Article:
Foodservice Equipment & Supplies

APR 2017

Foodservice Equipment & Supplies magazines is an industry resource connecting foodservice operators, equipment and supplies manufacturers and dealers, and facility design consultants.

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Page 98 of 139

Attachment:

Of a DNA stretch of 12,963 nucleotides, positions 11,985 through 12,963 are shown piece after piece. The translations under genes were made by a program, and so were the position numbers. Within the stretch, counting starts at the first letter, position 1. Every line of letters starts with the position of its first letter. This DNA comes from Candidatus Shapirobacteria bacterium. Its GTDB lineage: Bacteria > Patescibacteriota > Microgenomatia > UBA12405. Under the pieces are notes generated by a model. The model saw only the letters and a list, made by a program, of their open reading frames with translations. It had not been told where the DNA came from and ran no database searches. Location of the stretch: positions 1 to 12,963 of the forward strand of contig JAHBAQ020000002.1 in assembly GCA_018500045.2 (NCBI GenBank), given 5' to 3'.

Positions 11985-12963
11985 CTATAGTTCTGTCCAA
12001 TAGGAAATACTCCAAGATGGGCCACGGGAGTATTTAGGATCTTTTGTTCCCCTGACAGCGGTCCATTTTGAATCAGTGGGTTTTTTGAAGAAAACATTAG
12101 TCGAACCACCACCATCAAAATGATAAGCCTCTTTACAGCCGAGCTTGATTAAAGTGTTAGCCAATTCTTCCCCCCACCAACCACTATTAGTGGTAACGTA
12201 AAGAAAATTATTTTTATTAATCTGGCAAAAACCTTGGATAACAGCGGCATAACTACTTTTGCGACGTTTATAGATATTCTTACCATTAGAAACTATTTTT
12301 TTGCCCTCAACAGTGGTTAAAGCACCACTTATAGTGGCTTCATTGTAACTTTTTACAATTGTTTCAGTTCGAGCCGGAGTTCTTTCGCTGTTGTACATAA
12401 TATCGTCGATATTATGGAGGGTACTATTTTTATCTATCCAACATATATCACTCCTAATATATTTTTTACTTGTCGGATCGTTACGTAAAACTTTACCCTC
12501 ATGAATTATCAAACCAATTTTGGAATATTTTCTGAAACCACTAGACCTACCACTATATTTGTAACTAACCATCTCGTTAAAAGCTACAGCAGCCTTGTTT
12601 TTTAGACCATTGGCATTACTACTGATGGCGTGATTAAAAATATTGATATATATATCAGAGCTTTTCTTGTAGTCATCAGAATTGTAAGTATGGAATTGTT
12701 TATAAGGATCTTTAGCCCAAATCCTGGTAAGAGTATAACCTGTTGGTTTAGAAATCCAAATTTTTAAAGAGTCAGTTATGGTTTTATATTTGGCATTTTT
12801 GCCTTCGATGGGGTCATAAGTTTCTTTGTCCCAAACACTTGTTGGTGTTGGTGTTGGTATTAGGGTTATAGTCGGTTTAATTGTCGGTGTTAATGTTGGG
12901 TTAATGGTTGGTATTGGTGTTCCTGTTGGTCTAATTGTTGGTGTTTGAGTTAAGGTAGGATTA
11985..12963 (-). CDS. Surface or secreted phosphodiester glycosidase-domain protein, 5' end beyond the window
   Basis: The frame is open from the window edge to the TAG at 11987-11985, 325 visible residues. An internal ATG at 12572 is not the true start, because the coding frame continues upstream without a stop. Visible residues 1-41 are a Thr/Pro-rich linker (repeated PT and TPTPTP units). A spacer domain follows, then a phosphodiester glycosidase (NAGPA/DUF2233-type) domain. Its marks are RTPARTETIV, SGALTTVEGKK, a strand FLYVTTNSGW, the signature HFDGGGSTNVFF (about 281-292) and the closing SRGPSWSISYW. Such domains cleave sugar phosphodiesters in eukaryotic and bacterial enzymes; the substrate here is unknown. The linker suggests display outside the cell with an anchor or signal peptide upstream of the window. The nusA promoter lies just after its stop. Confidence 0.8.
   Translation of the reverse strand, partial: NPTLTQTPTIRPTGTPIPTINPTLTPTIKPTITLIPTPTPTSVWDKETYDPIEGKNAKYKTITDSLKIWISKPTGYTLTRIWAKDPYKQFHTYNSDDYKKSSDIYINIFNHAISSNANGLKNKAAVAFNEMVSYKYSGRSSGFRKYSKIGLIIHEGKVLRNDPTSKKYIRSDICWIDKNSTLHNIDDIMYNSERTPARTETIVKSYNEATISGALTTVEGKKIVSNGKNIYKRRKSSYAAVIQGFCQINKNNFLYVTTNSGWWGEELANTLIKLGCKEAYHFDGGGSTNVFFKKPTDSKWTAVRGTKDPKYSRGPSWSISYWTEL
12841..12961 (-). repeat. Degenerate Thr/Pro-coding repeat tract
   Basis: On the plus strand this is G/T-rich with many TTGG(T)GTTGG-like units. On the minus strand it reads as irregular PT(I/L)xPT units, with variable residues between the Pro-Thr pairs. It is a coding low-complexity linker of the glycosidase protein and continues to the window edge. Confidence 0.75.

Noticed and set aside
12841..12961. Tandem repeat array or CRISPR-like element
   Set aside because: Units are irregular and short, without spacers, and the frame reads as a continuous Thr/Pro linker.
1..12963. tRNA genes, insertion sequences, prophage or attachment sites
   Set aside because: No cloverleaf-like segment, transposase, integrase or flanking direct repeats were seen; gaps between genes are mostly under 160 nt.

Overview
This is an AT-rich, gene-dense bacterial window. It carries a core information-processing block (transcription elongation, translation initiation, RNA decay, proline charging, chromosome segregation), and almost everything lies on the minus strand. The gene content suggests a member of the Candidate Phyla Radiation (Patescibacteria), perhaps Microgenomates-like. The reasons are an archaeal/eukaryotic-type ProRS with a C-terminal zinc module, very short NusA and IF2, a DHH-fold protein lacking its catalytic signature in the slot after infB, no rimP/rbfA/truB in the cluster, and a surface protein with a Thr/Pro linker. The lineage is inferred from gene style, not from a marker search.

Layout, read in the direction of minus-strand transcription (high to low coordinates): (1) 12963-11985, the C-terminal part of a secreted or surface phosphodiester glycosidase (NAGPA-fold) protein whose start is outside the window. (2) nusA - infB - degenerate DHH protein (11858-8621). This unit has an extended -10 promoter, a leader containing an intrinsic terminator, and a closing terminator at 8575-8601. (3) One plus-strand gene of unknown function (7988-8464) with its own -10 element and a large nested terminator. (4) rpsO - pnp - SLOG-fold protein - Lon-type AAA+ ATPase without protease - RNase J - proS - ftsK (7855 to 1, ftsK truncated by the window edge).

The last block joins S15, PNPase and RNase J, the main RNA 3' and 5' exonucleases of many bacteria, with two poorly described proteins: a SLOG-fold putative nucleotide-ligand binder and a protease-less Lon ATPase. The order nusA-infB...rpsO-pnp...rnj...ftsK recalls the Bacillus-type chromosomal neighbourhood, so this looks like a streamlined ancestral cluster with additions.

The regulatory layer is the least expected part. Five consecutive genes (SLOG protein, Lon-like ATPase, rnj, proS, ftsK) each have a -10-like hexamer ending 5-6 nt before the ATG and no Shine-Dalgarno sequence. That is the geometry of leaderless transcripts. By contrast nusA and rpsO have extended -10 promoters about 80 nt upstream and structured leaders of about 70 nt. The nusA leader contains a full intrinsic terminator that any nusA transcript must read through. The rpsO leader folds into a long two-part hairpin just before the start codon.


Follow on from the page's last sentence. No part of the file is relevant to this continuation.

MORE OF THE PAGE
APRIL 2017 • FOODSERVICE EQUIPMENT & SUPPLIES • 97 At the same time, the chain takes steps to keep drinking under control so that all parties feel comfortable in the same restaurant, Sauter says. "Alcohol sales are very important to what we do, but we are very smart about how to use it. We don't do pitchers of beer, and the types of spirits used to pro- mote shot drinking aren't really something that we market to our guests. The environment is for when you want to come in and have a couple of nice craft beers or a handmade cocktail." Families appreciate the distractions for kids, including temporary tattoos and coloring sheets, as well a kids' menu featuring a made-to-order mac-and-cheese dish and craft root beer. Good food and drink remain at the heart of the Rusty Bucket experience. The chain operates a kitchen that is 90 percent scratch, according to Sauter. The menu focuses on classic comfort food, including burgers, sandwiches, fish and chips and pizza. While maintaining food quality, the appearance of Rusty Bucket's front of the house has changed in recent years. Origi- nally, the place had a straight-up casual design, including plastic tablecloths and waiters in T-shirts. A few years ago, however, the chain began updating its ap- pearance to match the polished-casual quality of the food. The plastic tablecloths, for instance, have been replaced by hard- wood tabletops. And the staff now wear high-quality branded polo shirts. The chain's color palette now includes natural materials, such as black leather upholstered seats, exposed brick and plenty of dark woods. Many Rusty Bucket loca- tions also offer outdoor seating on a covered patio. During the colder months, Rusty Bucket places vinyl panels on the patio and adds heaters to make the space usable. While the earliest Rusty Bucket stores had beer signs, tin signs and other straight-up casu- al touches, the new store design features a much cleaner appear- ance. The new design limits wall decor. Though it does include one featured Rusty Bucket logo, it doesn't try to force the brand into the design, says Sauter. "We already got them in the door. We don't need to pump our logo and the name repeat- edly on top of our guests," says Sauter. "Over the last year we've been in the process of trying to take what we do and elevating it a notch, making sure everything was cleaner, more polished. We got a lot of the restaurant stuff out of the guests' view." Changes include repositioning side stands so guests no longer see waiters entering orders in the POS system and storing items like napkins and pitchers out of view. Kitchen Efficient The operational changes extend into the kitchen, where production has been streamlined. According to Sauter, the changes were the result of a series of discussions held with the chain's frontline personnel. "We could feel by the end of 2015 that we were straining the stores with what we were asking them to do. So we started l Headquarters: Columbus, Ohio l Year Founded: 2002 l Signature Menu Items: Deep-fried pickles, blackened salmon salad, Buffalo chicken sandwich, Asian tuna wrap, Baja fish tacos, fish and chips, The Big Sicilian pizza and the Rusty Bucket Burger l Number of units: 24 FACTS OF NOTE Rusty Bucket takes precau- tions with alcohol sales, such as not selling pitchers of beer, to ensure the environment remains inviting for everyone. chain profile

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